Acute lymphoblastic leukemia natural history, complications and prognosis
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Prognosis has improved from a 0% to 20-75% survival rate largely due to the continuous development of clinical trials and improvements in bone marrow transplantation (BMT) and stem cell transplantation (SCT) technology. The prognosis for acute lymphoblastic leukemia differs between individuals depending on a wide variety of factors such as gender, ethnicity, age, blood cell count, dissemination and genetic involvement.
Natural History, Complications, and Prognosis
- The overall cure rate in children is 85%, and about 50% of adults have long-term disease-free survival.
- Advancements in medical technology and research over the past four decades in the treatment of acute lymphocytic leukemia has improved the overall prognosis significantly from a 0% to 20-75% survival rate
- Largely due to the continuous development of clinical trials and improvements in bone marrow transplantation (BMT) and stem cell transplantation (SCT) technology.
- It is worth noting that medical advances in recent years, both through matching the best treatment to the genetic characteristics of the blast cells and through the availability of new drugs, are not fully reflected in statistics that usually refer to five-year survival rates.
- The prognosis for acute Lymphoblastic leukemia differs between individuals depending on a wide variety of factors:
- Females tend to fare better than males
- Caucasians are more likely to develop acute leukemia than African-Americans, Asians and Hispanics and tend to have a better prognosis than non-Caucasians.
- Age is a significant factor in children with acute lymphoblastic leukemia and may be an important prognostic factor in adult with acute lympoblastic leukemia as well
- In one study, overall the prognosis was better in patients younger than 25 years; another study found a better prognosis in patients younger than 35 years
- These findings may in part, be related to the increased incidence of the Ph1 in older acute lymphoblatic leukemia patients a subgroup associated with poor prognosis
- Children between 1-10 years of age are most likely to be cured.
Blood cell count
- White blood cell count at diagnosis of less than 50,000/µl.
- Down's Syndrome tend to have a genetic involvement 
- Chromosomal abnormalities: Chromosomal abnormalities including aneuploidy and translocations, have been described and may correlate with prognosis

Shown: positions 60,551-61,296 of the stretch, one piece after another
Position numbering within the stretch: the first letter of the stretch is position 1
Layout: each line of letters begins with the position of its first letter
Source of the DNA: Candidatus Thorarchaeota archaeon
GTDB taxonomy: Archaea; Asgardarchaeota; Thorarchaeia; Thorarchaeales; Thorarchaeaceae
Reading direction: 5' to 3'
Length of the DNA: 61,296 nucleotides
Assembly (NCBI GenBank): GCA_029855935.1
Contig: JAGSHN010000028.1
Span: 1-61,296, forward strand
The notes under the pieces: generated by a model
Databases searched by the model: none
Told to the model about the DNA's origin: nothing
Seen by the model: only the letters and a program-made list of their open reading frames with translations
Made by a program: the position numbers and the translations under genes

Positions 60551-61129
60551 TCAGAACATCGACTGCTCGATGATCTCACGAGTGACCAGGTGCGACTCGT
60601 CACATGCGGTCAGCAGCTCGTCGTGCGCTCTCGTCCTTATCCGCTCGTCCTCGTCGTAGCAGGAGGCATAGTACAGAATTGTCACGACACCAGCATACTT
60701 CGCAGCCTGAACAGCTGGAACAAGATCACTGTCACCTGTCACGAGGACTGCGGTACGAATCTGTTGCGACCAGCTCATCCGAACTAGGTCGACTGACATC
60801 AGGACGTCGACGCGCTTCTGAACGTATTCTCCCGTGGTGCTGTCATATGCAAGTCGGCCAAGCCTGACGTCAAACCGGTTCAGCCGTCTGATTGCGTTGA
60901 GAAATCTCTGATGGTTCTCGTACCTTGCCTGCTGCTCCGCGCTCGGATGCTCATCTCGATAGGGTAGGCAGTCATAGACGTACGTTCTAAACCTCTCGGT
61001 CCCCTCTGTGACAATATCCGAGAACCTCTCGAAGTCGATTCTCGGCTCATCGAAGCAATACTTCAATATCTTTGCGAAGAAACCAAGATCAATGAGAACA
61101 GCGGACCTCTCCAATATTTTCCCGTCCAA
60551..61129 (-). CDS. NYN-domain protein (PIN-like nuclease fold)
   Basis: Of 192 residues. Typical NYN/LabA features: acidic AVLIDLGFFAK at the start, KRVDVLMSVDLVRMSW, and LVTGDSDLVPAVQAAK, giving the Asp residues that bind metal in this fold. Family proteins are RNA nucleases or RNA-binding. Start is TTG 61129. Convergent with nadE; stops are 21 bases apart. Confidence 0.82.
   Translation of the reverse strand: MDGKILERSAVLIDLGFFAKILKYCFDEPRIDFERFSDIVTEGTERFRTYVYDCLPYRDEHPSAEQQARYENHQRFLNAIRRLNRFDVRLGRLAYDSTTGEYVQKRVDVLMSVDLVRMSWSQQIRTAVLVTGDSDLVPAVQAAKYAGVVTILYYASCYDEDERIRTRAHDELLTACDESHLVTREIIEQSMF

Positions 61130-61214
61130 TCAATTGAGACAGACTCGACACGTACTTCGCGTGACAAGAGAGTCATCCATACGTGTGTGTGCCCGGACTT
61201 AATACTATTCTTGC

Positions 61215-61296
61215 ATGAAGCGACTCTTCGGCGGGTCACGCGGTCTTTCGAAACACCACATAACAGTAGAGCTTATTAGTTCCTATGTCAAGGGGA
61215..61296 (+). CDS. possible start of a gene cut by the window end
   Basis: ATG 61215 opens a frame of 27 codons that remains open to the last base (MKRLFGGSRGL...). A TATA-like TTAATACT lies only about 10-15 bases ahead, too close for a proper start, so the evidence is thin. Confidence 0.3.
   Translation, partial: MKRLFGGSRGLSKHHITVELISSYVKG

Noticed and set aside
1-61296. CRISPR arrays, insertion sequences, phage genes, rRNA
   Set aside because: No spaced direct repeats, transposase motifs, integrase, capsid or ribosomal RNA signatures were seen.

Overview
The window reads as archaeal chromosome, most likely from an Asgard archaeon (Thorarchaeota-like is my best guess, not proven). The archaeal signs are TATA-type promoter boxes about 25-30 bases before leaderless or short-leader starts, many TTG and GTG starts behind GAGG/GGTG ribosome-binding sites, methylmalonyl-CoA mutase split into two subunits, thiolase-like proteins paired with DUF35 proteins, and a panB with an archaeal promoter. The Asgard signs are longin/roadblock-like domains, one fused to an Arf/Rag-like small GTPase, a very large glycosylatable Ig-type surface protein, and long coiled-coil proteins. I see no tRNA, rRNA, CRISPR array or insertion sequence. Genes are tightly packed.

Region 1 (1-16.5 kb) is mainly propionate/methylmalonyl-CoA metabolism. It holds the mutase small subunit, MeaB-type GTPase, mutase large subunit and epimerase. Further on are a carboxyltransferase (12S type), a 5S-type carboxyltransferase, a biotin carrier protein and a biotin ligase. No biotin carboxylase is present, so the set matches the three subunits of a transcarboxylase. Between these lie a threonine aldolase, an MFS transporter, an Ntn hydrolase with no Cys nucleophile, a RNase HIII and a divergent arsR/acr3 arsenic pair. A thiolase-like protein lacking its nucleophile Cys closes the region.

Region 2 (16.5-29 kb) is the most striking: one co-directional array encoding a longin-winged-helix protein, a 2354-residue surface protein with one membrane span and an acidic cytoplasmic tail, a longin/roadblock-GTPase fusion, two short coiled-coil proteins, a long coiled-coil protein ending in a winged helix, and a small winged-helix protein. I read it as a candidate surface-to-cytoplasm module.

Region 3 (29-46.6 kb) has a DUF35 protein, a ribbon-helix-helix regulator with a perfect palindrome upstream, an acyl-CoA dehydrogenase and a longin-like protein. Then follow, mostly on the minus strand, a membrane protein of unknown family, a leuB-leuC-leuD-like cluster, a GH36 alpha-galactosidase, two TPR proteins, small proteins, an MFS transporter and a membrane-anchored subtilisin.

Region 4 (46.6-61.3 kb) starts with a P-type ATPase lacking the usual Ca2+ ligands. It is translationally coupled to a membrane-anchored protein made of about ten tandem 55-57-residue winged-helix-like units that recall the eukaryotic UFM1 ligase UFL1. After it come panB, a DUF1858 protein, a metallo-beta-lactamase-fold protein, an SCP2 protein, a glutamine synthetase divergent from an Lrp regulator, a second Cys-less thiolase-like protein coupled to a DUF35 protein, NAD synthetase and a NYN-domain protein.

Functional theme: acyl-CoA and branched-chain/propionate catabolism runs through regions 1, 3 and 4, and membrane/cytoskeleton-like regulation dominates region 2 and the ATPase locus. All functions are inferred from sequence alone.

- In particular, patients with Ph1-positive t(9;22) acute lymphoblastic leukemia have a poor prognosis and represent more than 30% of adult cases
- Bcr-abl-rearranged leukemias that do not demonstrate the classical Ph1 carry a poor prognosis that is similar to those that are Ph1-positive
- Patients with Ph1-positive acute lymphoblastic leukemias are rarely cured with chemotherapy, although long-term survival is now being routinely reported when such patients are treated with combinations of chemotherapy and Bcr-abl tyrosine kinase inhibitors
- Two other chromosomal abnormalities with poor prognosis are t(4;11), which is characterized by rearrangements of the myeloid lymphoid leukemia gene and may be rearranged despite normal cytogenetics, and t(9;22)
- In addition to t(4;11) and t(9;22), compared with patients with a normal karyotype, patients with deletion of chromosome 7 or trisomy 8 have been reported to have a lower probability of survival at 5 years
- In a multivariate analysis, karyotype was the most important predictor of disease-free survival.
Cytogenetic subtypes with worse prognosis
- A translocation between chromosomes 9 and 22, known as the Philadelphia chromosome, occurs in about 20% of adult and 5% in pediatric cases of acute lymphoblastic luekemia.
- A translocation between chromosomes 4 and 11 occurs in about 4% of cases and is most common in infants under 12 months.
- Not all translocations of chromosomes carry a poorer prognosis. Some translocations are relatively favorable. For example, hyperdiploidy (>50 chromosomes) is a good prognostic factor.
Central nervous system involvement
- As in childhood acute lymphoblastic leukemia, adult patients with acute lymphoblastic luekemia are at risk of developing central nervous system involvement during the course of their disease. This is particularly true for patients with L3 (Burkitt) morphology. Both treatment and prognosis are influenced by this complication.
- Patients with L3 morphology showed improved outcomes, as evidenced in a completed cancer and Leukemia Group B study, when treated according to specific treatment algorithms.
- This study found that L3 leukemia can be cured with aggressive, rapidly cycling lymphoma-like chemotherapy regimens.
5 Year survival
- Between 2004 and 2010, the 5-year relative survival of patients with acute lymphoblastic leukemias was 70%.
- When stratified by age, the 5-year relative survival of patients with acute lymphoblastic leukemias was 71.3% and 12.2% for patients <65 and ≥ 65 years of age respectively.
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